25 May 2018
Rabobank: Dare Not to Dairy – How the Industry Can Respond to the Rise of Dairy-Free
Dairy alternatives are on a rise as consumers are increasingly going dairy-free, particularly when it comes to fluid
‘milk’ used on things like cereal or in coffees. More recently, biotechnology has entered the arena, brewing milk
proteins through biofermentation. The time is right for the dairy sector to reflect on the success of alternative dairy
products and to consider applying those lessons to dairy, according to the latest RaboResearch global dairy report Dare Not to Dairy -- What the Rise of Dairy-Free Means for Dairy… and How the Industry Can Respond.
Dairy alternatives have competed in the dairy space for decades, but competition has intensified as dairy alternatives
broaden in types, styles, and categories of product. Global retail sales growth for dairy alternatives has soared at a
rate of 8 percent annually over the last ten years. With retail sales valued at USD 15.6bn, dairy-free ‘milk’
represented 12 percent of total fluid milk and alternative sales globally in 2017, according to Euromonitor.
Nutrition, price, and flavour tend to favour dairy, but changing consumer perceptions around health, lifestyle choices,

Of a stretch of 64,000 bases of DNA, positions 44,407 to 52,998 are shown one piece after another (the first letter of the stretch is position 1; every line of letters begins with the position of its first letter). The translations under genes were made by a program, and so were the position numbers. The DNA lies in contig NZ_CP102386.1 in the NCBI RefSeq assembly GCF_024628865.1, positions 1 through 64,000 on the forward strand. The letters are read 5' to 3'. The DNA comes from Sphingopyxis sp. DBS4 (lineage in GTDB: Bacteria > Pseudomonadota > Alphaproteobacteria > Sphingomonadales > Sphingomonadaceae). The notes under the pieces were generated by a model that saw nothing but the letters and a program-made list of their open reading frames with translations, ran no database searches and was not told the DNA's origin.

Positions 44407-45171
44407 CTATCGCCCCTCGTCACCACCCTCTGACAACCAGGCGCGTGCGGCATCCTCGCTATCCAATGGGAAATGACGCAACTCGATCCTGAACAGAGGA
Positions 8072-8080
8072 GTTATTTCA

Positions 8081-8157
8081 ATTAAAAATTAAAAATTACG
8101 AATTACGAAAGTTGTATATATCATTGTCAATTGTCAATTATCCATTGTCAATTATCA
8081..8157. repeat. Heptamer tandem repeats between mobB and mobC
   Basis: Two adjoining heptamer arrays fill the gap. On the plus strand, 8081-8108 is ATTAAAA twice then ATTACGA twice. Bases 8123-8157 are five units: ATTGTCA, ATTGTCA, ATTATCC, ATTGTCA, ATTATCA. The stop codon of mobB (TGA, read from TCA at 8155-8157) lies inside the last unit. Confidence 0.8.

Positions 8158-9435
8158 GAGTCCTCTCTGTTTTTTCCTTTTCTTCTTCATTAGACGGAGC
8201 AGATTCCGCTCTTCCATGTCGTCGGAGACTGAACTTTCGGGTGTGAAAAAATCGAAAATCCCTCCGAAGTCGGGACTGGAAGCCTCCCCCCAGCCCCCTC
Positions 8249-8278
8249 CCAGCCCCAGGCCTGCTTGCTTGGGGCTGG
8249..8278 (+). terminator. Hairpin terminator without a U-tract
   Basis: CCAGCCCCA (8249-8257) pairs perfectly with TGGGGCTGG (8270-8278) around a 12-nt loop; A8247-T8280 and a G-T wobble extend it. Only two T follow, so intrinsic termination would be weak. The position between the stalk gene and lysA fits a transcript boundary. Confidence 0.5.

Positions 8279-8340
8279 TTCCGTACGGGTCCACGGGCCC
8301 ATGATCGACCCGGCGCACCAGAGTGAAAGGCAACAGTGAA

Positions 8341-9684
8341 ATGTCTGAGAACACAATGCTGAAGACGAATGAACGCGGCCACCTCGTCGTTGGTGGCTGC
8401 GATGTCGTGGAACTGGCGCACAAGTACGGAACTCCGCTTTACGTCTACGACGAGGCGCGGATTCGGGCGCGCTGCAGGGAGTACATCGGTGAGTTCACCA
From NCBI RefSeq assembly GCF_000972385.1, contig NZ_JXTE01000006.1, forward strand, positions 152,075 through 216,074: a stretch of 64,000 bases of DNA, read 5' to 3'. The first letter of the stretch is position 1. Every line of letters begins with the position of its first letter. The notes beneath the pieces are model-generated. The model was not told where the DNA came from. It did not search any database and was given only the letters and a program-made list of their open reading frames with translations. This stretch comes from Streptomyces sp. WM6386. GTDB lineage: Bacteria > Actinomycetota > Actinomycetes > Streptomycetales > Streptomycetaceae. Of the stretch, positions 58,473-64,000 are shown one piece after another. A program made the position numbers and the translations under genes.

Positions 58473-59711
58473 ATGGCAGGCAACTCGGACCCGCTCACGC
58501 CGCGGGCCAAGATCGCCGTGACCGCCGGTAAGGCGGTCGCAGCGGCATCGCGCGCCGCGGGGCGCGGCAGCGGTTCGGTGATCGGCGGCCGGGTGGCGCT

curiosity, and perceived sustainability are increasingly drawing more people to select ‘dairy-free’ products.
“Global demand for dairy is expected to grow by 2.5 percent for years to come, with demand for non-fluid categories
offsetting weak fluid milk sales,” says Tom Bailey, RaboResearch Senior Analyst – Dairy. “While it’s not essential to
diversify into dairy alternatives, it would be wise for the dairy industry to at least learn one thing from the success
of dairy alternatives, which may be putting the consumer first and trading in the old grass-to-glass model for glass-to-grass.”
The challenge for dairy lies mostly in fluid milk, where retail sales in western Europe (USD 18.6bn) and the US (USD
12.5bn) declined at an annual rate of 5 percent and 3 percent, respectively, in the five years to 2017, according to
The results over the last five years have favoured dairy players who have invested in milk alternatives across the
supply chain – from planting almond trees to buying brands. The investments in dairy alternatives have shown returns
above standalone dairy.